Tag Archives: Bright Young Folk

Folk: EP review – Thom Ashworth ‘Hollow’

This review was originally published by Bright Young Folk here

A relatively new entrant to the folk scene, Thom Ashworth already made quite an impact with his first EP Everybody’s Gone to The Rapture at the start of 2017. Now he is back with a second and the elements that ensured his first release stood out from the crowd – his distinctive tenor vocals and stripped-back minimalist accompaniment from his acoustic bass guitar – equally apply to the second, Hollow.

Comprising four tracks, two are traditional songs and the other two are written by Ashworth himself. Of the traditional material, High Germany is the song about the War of The Spanish Succession, performed by Martin Carthy, The Dubliners and others over the years. Here it is turned into a rousingly defiant protest song as Ashworth delivers lines like “Oh cursed be the cruel wars that ever they should rise” accompanied by his trademark guitar sounds and powerfully rhythmic percussion.

The title track, meanwhile, is one of Ashworth’s own songs and is altogether a more mournful and sombre affair with eerily atmospheric accompaniment. The other original song, rispin’s War,picks up the anti-war theme of the first track.

Paean to the working man and woman,Work Life Out To Keep Life In, rounds the EP off in fine form and perhaps hints that Ashworth may well turn out to be the Billy Bragg for the mid twenty-first century.

This release is another clear demonstration that Thom Ashworth is a folk singer with important things to say and a unique way of saying it.

Self released: November 2017

http://thomashworth.com/

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Folk/Rock: album review – False Lights ‘Harmonograph’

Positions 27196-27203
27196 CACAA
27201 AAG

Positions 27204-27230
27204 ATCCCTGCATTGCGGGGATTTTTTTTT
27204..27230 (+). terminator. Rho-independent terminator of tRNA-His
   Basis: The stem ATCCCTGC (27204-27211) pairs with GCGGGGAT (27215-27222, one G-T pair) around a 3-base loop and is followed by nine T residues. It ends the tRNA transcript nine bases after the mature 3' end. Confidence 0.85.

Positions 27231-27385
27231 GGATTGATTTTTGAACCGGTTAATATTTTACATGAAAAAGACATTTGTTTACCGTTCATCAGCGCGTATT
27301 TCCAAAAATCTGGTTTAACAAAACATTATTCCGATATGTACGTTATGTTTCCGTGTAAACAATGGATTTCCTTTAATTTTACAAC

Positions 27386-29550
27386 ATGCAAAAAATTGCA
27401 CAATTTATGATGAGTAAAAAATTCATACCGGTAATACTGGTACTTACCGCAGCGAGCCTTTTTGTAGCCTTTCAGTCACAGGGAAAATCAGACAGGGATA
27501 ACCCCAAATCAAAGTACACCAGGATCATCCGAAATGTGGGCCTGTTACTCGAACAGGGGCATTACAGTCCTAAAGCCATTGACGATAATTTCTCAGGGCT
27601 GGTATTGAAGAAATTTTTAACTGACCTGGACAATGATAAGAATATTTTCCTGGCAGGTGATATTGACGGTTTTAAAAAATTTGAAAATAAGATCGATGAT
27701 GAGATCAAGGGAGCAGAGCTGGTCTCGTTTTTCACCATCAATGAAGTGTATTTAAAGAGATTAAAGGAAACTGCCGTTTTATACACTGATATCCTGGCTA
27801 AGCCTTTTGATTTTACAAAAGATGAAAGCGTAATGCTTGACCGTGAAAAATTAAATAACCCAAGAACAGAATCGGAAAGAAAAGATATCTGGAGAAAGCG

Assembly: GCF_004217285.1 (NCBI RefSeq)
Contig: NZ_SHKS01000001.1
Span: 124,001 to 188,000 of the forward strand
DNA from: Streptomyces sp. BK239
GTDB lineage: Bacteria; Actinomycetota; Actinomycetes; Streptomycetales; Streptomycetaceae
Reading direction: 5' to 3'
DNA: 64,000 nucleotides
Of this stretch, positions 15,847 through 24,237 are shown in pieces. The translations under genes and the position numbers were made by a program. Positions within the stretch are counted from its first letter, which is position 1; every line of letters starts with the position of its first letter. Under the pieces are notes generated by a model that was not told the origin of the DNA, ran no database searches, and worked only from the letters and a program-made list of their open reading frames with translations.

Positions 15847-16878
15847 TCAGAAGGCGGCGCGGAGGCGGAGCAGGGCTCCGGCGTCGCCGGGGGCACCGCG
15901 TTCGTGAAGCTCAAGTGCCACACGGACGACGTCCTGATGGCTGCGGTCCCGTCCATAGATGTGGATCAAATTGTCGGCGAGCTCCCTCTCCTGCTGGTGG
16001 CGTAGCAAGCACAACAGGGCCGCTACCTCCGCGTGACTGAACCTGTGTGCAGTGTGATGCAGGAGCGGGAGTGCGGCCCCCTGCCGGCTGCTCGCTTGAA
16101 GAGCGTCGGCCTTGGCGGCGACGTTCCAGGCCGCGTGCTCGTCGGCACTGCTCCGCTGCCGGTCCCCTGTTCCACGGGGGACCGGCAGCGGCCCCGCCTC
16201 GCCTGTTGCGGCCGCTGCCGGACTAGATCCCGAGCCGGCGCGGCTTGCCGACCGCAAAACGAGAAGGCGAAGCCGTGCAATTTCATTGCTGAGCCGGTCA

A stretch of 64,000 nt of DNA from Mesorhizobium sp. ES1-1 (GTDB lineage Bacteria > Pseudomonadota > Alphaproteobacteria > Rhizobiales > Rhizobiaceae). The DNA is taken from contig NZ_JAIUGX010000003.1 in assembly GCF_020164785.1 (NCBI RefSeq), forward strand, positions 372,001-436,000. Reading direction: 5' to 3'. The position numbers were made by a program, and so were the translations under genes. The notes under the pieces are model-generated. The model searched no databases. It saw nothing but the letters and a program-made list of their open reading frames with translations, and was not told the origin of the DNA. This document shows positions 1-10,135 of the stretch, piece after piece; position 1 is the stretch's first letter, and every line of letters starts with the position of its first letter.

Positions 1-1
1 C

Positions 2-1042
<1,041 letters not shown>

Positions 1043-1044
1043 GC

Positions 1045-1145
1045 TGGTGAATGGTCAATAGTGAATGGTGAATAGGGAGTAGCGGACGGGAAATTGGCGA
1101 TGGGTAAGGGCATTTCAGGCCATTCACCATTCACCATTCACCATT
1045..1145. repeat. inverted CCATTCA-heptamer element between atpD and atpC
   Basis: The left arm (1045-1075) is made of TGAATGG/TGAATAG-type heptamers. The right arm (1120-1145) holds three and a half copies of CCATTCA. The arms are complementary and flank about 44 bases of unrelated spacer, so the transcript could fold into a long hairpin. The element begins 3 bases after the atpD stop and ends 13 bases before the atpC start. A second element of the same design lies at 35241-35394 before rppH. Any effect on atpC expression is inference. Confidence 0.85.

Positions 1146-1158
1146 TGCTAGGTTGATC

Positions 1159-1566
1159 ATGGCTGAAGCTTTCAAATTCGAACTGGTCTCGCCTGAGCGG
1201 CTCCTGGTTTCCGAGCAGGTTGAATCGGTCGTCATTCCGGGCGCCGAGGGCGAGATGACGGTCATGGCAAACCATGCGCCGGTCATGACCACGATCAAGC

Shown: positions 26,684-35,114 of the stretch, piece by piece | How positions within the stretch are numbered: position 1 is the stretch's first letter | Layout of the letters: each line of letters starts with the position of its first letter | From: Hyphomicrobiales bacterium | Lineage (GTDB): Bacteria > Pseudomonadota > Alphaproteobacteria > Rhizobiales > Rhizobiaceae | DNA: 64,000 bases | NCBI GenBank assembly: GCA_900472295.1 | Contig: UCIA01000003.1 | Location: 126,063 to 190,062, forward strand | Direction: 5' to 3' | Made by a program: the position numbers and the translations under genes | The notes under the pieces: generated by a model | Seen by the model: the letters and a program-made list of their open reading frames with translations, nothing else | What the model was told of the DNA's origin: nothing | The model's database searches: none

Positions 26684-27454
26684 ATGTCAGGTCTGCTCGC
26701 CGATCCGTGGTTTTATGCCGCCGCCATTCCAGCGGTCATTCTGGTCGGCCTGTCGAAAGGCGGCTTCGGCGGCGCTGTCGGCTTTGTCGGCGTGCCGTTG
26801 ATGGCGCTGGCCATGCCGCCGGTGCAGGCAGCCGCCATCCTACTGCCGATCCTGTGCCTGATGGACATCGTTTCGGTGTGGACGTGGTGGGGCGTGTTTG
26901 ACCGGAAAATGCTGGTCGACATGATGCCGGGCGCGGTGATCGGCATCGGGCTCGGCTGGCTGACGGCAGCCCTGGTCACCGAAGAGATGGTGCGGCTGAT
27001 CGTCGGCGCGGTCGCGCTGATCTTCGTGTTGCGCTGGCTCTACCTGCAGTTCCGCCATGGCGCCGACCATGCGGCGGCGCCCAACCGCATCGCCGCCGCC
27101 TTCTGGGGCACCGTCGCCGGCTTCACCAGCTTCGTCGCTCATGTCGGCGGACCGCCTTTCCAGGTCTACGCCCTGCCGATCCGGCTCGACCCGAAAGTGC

This review was originally published by Bright Young Folk here

In that beast known as folk rock we often find that the ’rock’ element tends to be closely rooted in whatever were the current rock influences of the period. Late ’60s Fairport Convention, mid ’70s Steeleye Span or late ’80s Oysterband all captured that Zeitgeist perfectly; and some classic albums came about as a result.

It is not unreasonable to insist, therefore, that if this melding of the two genres is to continue in a meaningful sense that it is time for some more contemporary influences to be embraced.

The first False Lights album Salvor was released in 2015 with a mission to make ’folk rock for the twenty-first century’ and won many fans as a result. Harmonograph continues in that vein and there is an unstoppable energy and momentum about the album from the very start.

Nearly all the tracks on the album are traditional songs from the folk canon, augmented with a couple of adaptations of traditional hymns alongside a tune composed by the group’s Tom Moore. The album is steeped in history and draws on some wonderful folk tunes but it celebrates traditional music without ever being constrained by it.